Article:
The generalized version of policy improvement and policy evaluation allows one to leverage the solution of some tasks to speed up the solution of others. If the reward function of a task can be well approximated as a linear combination of the reward functions of tasks previously solved, we can reduce a reinforcement-learning problem to a simpler linear regression. When this is not the case, the agent can still exploit the task solutions by using them to interact with and learn about the environment. Both strategies considerably reduce the amount of data needed to solve a reinforcement-learning problem.
The combination of reinforcement learning with deep learning
is a promising approach to tackle important sequential decisionmaking
problems that are currently intractable. One obstacle to
overcome is the amount of data needed by learning systems of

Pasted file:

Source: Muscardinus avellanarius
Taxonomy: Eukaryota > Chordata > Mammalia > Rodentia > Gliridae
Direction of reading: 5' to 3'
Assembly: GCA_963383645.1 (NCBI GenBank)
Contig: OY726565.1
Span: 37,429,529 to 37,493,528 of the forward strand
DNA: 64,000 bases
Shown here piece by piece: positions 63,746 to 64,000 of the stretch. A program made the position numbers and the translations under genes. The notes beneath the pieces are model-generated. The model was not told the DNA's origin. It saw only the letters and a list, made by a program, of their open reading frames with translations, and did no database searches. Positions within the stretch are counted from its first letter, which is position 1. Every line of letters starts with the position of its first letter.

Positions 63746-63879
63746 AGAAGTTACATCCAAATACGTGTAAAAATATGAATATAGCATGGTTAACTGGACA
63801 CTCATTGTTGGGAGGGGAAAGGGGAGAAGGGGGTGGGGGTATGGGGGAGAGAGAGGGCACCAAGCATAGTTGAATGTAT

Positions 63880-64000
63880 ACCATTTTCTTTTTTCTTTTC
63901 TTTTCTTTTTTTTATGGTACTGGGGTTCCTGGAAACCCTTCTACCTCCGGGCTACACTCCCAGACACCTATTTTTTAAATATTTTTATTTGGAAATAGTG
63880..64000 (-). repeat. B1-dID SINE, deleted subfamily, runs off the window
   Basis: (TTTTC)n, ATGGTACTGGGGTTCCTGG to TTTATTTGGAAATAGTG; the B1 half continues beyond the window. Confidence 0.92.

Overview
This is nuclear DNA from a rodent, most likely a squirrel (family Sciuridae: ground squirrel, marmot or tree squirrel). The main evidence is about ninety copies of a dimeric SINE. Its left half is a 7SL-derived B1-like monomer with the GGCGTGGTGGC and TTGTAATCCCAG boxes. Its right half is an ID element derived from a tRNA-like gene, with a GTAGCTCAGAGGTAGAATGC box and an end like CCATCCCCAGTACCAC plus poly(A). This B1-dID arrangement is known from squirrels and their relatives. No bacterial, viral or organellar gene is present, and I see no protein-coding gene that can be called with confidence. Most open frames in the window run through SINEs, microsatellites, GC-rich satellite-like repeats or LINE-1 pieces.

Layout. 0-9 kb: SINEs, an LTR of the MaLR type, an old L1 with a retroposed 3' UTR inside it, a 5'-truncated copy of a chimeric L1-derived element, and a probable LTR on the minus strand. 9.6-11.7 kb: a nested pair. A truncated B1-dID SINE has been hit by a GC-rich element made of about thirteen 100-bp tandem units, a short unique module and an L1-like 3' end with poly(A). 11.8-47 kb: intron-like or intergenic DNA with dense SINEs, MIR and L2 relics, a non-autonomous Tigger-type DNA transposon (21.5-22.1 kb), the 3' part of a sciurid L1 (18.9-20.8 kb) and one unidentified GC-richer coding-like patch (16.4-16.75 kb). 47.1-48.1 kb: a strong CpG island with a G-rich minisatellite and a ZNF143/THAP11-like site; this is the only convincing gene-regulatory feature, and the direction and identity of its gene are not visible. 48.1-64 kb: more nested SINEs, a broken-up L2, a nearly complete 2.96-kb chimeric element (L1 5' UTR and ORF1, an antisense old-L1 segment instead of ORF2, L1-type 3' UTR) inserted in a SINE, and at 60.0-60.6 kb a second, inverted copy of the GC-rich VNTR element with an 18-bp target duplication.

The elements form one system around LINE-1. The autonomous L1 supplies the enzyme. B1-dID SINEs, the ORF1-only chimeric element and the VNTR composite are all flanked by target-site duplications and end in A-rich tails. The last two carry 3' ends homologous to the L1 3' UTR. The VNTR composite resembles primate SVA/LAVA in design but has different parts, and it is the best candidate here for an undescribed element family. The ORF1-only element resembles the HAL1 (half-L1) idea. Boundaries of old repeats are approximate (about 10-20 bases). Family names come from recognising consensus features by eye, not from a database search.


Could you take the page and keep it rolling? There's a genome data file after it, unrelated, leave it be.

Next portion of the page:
this type. This article proposes to address this issue through
a divide-and-conquer approach. The authors argue that complex decision
problems can be naturally decomposed into multiple tasks that
unfold in sequence or in parallel. By associating each task with
a reward function, this problem decomposition can be seamlessly
accommodated through a generalization
of two fundamental operations in reinforcement learning:
policy improvement and policy evaluation.
In this paper we survey a number of interesting applications of blockchain technology not related to cryptocurrencies. As a matter of fact, after an initial period of application to cryptocurrencies and to the financial world, blockchain technology has been successfully exploited in many other different scenarios, where its unique features allowed the definition of innovative and sometimes disruptive solutions. In particular, this paper takes into account the following application scenarios: end-to-end verifiable electronic voting, healthcare records management, identity management systems, access control systems, decentralized notary (with a focus on intellectual property protection) and supply chain management. For each of these, we firstly analyse the problem, the related requirements and the advantages the adoption of blockchain technology might bring. Then, we present a number of relevant solutions proposed in the literature both by academia and companies.